July 1858: The Royal Polytechnic Warehouses, Jamaica Street

An article from a “Local Paper” is on page two of The Glasgow Courier, on Tuesday the 13th of July, 1858, and reads:





Many who but recently were wont to resort to these extensive buildings for purposes of pleasure and healthful amusement

are induced to enter to see how the able lessee can devote the same rooms to business purposes. On entering the premises

they find that the same taste and skill which were so apparent in conducting the Polytechnic are at work in the selection and

display of merchandise. Even as seen from the street, the passer-by may guess that the occupant of these premises has a mind

and a way of his own, for in the (Jamaica) street, now the most popular business one in the city, there is something which

distinguishes it from others—and where almost every shop is conducted with the highest mercantile skill, it requires some

ingenuity to secure attention. The buildings would not have been deemed by most persons the most eligible or desirable for

trade, but under the hand of the lessee they assume new and brilliant forms. The back warehouse, once a shapeless and

ungainly apartment, is so laid out as to wear a very pleasing and even gorgeous aspect. After surveying the very pleasing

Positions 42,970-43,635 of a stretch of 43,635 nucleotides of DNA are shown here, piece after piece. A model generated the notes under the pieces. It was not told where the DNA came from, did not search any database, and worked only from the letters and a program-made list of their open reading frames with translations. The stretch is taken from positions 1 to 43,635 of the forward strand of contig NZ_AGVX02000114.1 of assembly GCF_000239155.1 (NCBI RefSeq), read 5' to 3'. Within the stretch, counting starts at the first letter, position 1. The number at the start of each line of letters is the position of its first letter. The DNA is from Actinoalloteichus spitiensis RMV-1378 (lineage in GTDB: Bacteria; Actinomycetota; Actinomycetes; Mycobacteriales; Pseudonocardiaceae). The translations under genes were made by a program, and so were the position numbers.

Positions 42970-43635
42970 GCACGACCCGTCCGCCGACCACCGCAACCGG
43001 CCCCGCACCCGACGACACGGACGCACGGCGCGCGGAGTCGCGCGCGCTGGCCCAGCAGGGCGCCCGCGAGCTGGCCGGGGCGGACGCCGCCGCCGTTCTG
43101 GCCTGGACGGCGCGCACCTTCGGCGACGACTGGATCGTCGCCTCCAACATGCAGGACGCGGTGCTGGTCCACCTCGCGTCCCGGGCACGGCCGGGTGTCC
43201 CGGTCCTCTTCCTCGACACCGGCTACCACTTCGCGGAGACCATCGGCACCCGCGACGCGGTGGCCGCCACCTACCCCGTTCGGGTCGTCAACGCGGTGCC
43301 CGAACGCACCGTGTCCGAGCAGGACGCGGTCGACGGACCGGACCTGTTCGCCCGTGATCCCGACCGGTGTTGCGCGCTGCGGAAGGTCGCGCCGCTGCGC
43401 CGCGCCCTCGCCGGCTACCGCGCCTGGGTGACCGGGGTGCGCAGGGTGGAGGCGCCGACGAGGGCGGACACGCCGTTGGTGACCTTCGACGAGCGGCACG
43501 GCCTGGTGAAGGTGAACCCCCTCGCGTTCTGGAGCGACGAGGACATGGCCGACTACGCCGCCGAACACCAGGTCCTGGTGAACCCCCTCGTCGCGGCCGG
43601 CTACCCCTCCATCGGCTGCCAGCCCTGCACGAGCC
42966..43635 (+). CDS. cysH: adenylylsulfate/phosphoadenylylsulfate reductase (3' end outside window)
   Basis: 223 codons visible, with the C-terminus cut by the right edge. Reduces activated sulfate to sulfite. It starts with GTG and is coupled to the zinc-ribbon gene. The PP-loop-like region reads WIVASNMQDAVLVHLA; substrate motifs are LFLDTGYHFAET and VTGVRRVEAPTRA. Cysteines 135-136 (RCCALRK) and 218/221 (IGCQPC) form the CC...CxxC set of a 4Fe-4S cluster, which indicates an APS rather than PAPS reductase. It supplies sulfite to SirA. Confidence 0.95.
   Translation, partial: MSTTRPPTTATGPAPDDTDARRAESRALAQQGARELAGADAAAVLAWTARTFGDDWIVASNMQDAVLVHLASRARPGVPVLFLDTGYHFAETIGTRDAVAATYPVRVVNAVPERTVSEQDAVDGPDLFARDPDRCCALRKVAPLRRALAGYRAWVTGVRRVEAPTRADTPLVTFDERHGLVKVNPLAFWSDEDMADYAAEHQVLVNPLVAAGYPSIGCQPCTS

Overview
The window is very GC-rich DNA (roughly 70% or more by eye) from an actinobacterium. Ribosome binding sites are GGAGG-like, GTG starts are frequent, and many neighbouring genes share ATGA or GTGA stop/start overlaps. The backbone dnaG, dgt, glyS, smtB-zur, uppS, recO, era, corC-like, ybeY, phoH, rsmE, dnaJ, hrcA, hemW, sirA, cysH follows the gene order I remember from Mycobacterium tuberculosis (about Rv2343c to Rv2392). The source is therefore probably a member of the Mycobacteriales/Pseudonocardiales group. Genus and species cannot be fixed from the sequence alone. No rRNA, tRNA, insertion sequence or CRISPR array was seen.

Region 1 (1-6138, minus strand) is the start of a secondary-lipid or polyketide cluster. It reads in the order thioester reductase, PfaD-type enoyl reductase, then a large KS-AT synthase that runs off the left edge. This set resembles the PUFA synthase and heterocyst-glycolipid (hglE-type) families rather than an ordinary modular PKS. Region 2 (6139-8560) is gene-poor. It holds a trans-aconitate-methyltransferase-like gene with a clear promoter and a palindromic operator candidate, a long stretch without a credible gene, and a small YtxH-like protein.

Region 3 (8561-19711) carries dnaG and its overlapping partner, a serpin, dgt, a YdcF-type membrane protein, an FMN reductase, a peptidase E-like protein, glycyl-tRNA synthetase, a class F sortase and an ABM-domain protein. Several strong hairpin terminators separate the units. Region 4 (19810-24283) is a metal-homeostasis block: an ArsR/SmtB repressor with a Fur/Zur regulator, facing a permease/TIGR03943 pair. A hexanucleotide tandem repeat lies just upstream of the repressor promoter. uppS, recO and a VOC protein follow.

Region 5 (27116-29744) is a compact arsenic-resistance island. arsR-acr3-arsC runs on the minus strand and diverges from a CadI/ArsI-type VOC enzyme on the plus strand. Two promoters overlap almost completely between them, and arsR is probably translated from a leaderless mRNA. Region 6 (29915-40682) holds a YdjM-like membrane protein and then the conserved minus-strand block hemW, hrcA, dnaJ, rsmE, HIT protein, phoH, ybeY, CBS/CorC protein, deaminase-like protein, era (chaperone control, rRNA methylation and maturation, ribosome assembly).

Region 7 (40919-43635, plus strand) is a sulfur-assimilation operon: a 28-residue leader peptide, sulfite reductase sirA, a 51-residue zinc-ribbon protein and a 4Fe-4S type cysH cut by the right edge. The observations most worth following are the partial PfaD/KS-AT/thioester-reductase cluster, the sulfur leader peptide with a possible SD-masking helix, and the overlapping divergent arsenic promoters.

prospect which the large warehouse with its vast quantities of goods supplies, the visitor may ascend and enter the first gallery,

where are arranged the richest and rarest articles of vertu—papier machie [sic], china ornaments, &tc., at the lowest

remunerating price. To relieve the monotony of the scene, here and there stand forth effigies of some great lord or ‘lady fair,’ as

large as life, and pretty like it. No longer ago than Monday last, an elegantly dressed lady took up a toy, and, walking up to ‘Sir

W. Scott,’ asked him the price, and was not a little astonished that there was no response. The second gallery is full of engravings,

many of which are fit to occupy a place in the first houses of the kingdom. They are neatly and elegantly framed, and marked at a

figure that defies all competition. The third or upper gallery is occupied at present as a store, where the stock for every week’s

different sale is arranged. We had almost omitted to mention that besides the premises occupied as the Polytechnic, the lessee has

added one of the front shops to his ground-floor warehouse, so as to give him, between the spacious entry and shop, considerable

frontage to Jamaica Street on the ground floor. The large window of that additional shop is itself a study, and is proof of how

wide-awake the lessee is to the wants of such a community as this. There seems no indication of dull trade at these warehouses,

which, at the time of our visit, were crowded with purchasers; and the young men had a hard run to meet the inquiries and demands

of their customers. We are sure that the many who felt indebted to Mr Anderson for the intellectual repasts he provided for them in

these premises will not be slow in paying them a visit now for still most practical purposes. The arrangements for supplying customers

seem wonderfully complete and many are loud in praise of the bargains there daily secured.—Local Paper.”




The British Newspaper Archive.



George Fairfull-Smith, July 2023.